HOLLYWOOD — It took only eight months for the Tribe to erect eight townhomes for community members on the Hollywood Reservation, a testament to departments working together to keep on schedule, said Housing regional manager William Osceola.
“Everyone stayed involved and on the ball,” he said, referring to the Housing Department, Construction Management Department, Seminole Stiles and Council and Board offices, among others. “We met regularly and planned ahead.”
During a grand opening celebration Aug. 6, community members toured the buildings – complete with generators, granite countertops and fenced backyards – and renters signed the leases to their new homes.
The 2.7-acre parcel just south of the Hollywood Clinic contains two two-story buildings with three 2,000-square-foot units, each with three bedrooms and two-and-a-half baths. An additional single-story handicap accessible building features two 1,900-square-foot units with three bedrooms and two baths built to Americans with Disabilities Act (ADA) requirements.
Patchwork accents and landscaping complete the façade.
Seniors received first dibs on the new digs, with some transferring from the Eight Clan Estates townhomes built in 1990. The vacancies from Eight Clan Estates will be filled with Tribal members on a waiting list.
“My priority for the next two years is housing,” Hollywood Councilman Chris Osceola said. “That’s the biggest need for the Tribe right now. There are about 300 people on waiting lists tribalwide. That’s got to be the priority.”
Similar rental townhome projects in Big Cypress, Brighton and Immokalee were completed earlier this year, and more housing is planned tribalwide for 2016, said Adam Nelson, executive director of the Tribal Community Development Department.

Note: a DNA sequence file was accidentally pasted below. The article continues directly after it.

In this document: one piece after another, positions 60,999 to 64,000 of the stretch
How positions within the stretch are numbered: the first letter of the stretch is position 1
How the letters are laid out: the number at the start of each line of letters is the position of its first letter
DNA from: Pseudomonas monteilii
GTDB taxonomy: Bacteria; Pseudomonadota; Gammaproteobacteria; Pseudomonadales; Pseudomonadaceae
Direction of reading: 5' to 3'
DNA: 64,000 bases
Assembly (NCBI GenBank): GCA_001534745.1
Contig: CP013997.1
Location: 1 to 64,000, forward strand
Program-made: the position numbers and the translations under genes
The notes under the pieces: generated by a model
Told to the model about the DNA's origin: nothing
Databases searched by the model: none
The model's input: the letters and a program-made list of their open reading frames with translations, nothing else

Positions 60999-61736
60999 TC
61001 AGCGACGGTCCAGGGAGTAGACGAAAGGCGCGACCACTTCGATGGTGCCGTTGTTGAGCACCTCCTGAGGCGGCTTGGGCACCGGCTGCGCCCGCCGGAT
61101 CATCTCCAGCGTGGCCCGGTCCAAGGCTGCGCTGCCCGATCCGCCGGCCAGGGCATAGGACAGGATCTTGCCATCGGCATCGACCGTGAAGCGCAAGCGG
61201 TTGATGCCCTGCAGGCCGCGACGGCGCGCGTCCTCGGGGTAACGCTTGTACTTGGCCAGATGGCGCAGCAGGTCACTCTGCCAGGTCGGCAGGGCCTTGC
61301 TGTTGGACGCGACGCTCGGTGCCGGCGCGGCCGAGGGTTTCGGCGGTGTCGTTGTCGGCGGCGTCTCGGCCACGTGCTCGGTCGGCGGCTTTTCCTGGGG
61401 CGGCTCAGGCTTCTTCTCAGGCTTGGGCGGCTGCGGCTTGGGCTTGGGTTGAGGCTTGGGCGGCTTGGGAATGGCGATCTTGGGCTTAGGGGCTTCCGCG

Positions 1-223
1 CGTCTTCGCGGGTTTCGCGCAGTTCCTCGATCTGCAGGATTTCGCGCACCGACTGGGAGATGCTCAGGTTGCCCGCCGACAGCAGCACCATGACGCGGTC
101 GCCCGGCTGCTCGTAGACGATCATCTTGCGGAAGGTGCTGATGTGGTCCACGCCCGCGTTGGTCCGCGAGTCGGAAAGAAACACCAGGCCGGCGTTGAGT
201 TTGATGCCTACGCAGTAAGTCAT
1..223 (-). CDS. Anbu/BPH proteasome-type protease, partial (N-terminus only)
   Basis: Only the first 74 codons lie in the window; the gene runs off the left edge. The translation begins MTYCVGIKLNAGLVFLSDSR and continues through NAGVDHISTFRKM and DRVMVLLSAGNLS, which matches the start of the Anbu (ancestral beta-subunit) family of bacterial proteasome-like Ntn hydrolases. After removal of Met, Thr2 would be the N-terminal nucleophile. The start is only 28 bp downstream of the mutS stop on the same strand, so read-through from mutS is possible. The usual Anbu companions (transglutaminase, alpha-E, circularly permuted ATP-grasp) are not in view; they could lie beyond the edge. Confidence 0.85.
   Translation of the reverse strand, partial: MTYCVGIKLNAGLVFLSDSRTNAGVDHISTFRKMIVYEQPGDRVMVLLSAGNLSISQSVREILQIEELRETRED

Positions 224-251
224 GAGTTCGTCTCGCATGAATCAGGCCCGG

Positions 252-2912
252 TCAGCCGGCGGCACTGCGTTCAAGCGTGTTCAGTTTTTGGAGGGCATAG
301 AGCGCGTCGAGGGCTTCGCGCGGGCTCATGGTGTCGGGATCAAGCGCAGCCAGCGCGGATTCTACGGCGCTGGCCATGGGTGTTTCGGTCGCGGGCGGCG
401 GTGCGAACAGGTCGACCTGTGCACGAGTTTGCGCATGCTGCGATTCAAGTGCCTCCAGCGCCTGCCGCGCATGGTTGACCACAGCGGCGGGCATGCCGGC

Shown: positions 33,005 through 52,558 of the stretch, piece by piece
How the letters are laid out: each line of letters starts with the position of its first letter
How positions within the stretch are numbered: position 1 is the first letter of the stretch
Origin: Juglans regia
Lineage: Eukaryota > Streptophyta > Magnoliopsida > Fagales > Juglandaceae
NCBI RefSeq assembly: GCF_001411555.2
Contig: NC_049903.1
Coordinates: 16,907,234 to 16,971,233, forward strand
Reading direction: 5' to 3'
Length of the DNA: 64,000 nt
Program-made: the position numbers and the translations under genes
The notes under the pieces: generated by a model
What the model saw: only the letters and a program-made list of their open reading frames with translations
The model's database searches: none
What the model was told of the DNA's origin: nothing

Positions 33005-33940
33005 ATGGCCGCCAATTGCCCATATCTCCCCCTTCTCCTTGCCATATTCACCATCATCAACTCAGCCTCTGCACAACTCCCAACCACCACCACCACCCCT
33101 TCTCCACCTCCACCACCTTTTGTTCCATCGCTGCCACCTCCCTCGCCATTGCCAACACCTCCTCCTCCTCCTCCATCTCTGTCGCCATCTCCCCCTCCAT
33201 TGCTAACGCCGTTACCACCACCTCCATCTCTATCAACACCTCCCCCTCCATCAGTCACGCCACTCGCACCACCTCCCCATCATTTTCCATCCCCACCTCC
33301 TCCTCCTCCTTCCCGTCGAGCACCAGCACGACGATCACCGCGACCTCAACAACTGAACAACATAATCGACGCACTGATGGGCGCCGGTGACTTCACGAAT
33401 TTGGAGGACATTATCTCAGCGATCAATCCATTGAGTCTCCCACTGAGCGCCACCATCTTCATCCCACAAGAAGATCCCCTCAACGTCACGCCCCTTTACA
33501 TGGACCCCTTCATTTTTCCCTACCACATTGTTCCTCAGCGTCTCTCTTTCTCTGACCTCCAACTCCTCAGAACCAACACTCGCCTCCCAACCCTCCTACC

In Hollywood four to five more ADA-compliant units will be built adjacent to the new townhomes with money left over from the construction of the Howard Tiger Recreation Center. Construction is scheduled to begin by the start of 2016 with completion in the summer, Nelson said.
“The Tribe is going in the right direction to provide efficient housing,” he said.
Plans are also in the works, said Construction Management Director William White, for more single-family home rentals and townhomes on other reservations. Tribal members can expect six townhomes and nine rental houses in Brighton; seven rental homes in Immokalee; and 18 rental homes in Big Cypress.
“We hope to break ground in about five months,” White said, but completion dates are unavailable because project details have yet to be ironed out.
The rental units help satisfy housing demands for younger Tribal members who may not have established credit or others who may not want to take on mortgages, Nelson said in a news report in April. He cited access to clinics, police and fire rescue, and after-school programs like 4-H and Boys & Girls Club among the perks to living in tribal communities.
Nelson said the townhome projects have proved successful. He said the Tribal Community Development Department – which consists of Community Planning and Development, Construction Management, Environmental Resources Management, Housing, Public Works, Tribal Inspector, Real Estate and Survey – will look to continue that success with other housing and infrastructure projects in the future.
“We’re working with all Tribal Community Development departments to provide planning for the next five years to save money and create efficiency with development,” he said.
Nettie Stewart, who received the keys to her new townhome Aug. 6, said she is thrilled to be coming “home” to the Hollywood Reservation. Although she has lived on the reservation most of her life, she has lived off-reservation for the last six months.
“Being on the reservation is just being home,” she said. “You know where everyone lives, and we are all connected to everyone either by blood or by Clan.”